I am 13, and I am scheduled to babysit the next night. My parents call me from the phone behind the bar at the Rathskeller, downstairs at the Lodge. They just found out that they need a replacement coat check girl for a party the next night, and I would get paid $2 an hour — the same as I charged for babysitting — but I would make a lot of tips. I argue that I can’t cancel babysitting, but my parents are insistent that I must take the opportunity. I grudgingly call the parents to cancel babysitting, and spend Saturday night behind the half-door of the coat room, doing my homework and shivering every time someone goes in or out the front door. There are two highlights of the evening: Being relieved by one of the bartenders so I can go upstairs and help myself to a plate from the buffet, and counting all the one dollar bills at the end of the night. I earn $100 and my mom takes me to the Outlet Mall where I spend it on clothes. I’m hooked, and end up spending winter Saturday nights in that long, chilly room throughout junior high school and high school. After the cooks leave, I am all alone on the first floor. I have a “panic” button that I could push to alert the bartenders if I need help, but I never need it. I am between the party and the bathrooms, so I see a lot of drunk people about to throw up. I swear I will never drink. Sometimes, men stop and flirt with me on their way back to the party. I usually find this flattering rather than creepy, and I find it hilarious when they see my homework and ask if I am in college. I am in eighth grade.

I am 14, and my grandfather is being knighted by representatives from the Queen of Denmark for his service to the Danish Brotherhood of America. People make toasts with akvavit. Afterwards my Uncle, back from Australia, wants to go to The Spot drivein, so we do, and he orders perch.

I am 15, and I have worked out a deal with my 12-year-old brother where he works the beginning of the coat room shift, I take over after going out with my friends, and we split the tips. My boyfriend visits me at work and this helps the long, chilly hours pass. But when she picks me up that night my mom tells me that people at the party complained that they felt embarrassed when they needed to interrupt us kissing to get their coats.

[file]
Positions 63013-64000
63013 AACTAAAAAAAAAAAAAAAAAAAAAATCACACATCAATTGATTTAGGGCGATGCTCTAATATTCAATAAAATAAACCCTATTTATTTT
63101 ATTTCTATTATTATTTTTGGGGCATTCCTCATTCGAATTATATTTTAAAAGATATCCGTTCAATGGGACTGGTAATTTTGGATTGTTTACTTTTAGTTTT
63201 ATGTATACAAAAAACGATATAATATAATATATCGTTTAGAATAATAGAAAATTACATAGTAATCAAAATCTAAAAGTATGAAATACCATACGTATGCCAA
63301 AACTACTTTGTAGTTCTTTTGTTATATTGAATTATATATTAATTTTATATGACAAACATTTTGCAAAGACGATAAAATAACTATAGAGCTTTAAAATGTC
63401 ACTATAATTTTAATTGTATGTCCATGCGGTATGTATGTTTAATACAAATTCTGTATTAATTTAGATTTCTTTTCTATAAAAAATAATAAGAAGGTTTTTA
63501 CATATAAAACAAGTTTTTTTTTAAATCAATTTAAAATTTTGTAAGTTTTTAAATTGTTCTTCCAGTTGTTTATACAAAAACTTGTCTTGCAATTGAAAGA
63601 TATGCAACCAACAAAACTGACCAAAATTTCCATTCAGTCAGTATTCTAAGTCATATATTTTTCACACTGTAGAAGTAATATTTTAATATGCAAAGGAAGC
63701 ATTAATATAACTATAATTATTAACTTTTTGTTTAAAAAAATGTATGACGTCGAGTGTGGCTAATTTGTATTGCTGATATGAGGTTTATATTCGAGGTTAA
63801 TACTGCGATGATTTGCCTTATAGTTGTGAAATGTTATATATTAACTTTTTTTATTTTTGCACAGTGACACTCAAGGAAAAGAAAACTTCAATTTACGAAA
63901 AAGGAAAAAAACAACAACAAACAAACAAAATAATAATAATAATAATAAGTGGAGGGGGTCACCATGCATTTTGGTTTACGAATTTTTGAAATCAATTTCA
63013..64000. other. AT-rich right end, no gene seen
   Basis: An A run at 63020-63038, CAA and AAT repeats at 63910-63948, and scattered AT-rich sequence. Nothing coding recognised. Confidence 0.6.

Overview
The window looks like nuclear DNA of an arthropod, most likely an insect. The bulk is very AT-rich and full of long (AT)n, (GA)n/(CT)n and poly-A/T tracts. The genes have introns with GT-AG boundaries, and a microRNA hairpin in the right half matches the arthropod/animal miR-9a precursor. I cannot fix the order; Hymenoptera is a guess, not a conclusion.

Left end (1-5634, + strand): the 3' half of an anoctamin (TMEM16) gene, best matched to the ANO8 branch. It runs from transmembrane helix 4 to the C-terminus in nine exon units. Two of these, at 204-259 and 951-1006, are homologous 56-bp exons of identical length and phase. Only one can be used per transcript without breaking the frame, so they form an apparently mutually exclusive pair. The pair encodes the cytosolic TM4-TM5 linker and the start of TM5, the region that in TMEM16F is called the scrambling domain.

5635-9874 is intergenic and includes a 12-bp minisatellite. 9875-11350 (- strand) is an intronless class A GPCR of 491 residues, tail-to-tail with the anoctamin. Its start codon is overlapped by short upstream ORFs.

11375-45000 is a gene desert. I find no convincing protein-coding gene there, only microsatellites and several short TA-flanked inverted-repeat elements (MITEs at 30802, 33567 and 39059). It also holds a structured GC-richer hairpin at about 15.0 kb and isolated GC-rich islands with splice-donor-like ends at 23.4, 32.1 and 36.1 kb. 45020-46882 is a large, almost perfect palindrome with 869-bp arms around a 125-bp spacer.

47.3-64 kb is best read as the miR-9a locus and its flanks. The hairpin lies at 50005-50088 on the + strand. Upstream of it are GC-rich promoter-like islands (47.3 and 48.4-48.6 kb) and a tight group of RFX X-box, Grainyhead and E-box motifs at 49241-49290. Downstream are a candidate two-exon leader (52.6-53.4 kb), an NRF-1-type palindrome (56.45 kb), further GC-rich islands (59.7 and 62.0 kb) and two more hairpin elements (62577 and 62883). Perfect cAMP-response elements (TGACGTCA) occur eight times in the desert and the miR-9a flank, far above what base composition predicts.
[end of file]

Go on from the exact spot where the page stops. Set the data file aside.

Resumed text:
I am 16, still working the coat room. The coats are jammed in tightly, almost every hanger full, and on the top rack, old men’s hats sit side by side. A lady asks me if I want the prize she pulled out of the “fishing game” upstairs. It’s a bottle of peach schnapps. I slip it into my book bag and later my friends and I mix it with 7Up, sipping the sweet concoction out of the soda bottle while we wander around the lakefront or sit on the swings in dark playgrounds. Another night at the coat room, an old lady wearing high heels falls down the last quarter of the steep staircase and ends up lying on her back. I look down at her and yell, “Holy shit!” before running for the bartenders. They take her away in an ambulance and I feel guilty, remembering how her eyes stared up helplessly at the teenager shouting a curse word at her.

I am 17 and my cousin Hollie and I get a joint graduation party at the Hall. We giggle that the napkins say, “Congratulations, you made it!” So far I have never made it, with anyone.

I am 18 and I am being inducted into the Danish Sisterhood of America. I joined because it will make me eligible to apply for a scholarship they offer, but I am pleased once I’m there to meet ladies who knew my Great Grandma Ibsen when she was alive. I am the youngest person in the room. My mother is the second youngest.

I am 19, back from college, and my dad offers to buy me a drink at the bar. He knows Wisconsin law: Parents can buy drinks for their kids no matter the age. My cousins are visiting from Australia so my dad orders them virgin drinks. One of the little boys asks what “virgin” means. My dad says, “Well, a virgin forest is a forest that has never been cut.”

I am 20. My grandfather pays my brother and I to wash all the windows in the upstairs hall. Despite having been in this place so many times over the years, this may be the first time we were there alone. We have a boom box, and from our ladders we sing along to the entire soundtrack of Evita. He is Che.

I am 24, and I will get married tomorrow, but the hall is nowhere near finished being decorated. After the rehearsal dinner, my family and our friends Mike Lusignan and Kori Andreoli stay up late putting up miles of twinkling lights, bought half price the day after Christmas. The next day, when I enter the hall, there is something there I hadn’t authorized: a large screen. “What the hell is that?” I ask, and my family promises I don’t need to be mad. At the time I’d never been to a wedding with a slide presentation, and this one was a surprise. It’s accompanied by audio recordings of each of us when we were little. I cry. There is so much dancing. I remember my great Aunt Helen pushing my Grandma Nancy in her wheelchair around the dance floor, dancing and spinning. In the coat room, there is a young teenage boy wearing a South Park Tshirt. As I pass on the way to the bathroom, I ask if anyone has told him that this used to be my job. The way he says “yes,” it’s clear that everyone has told him this.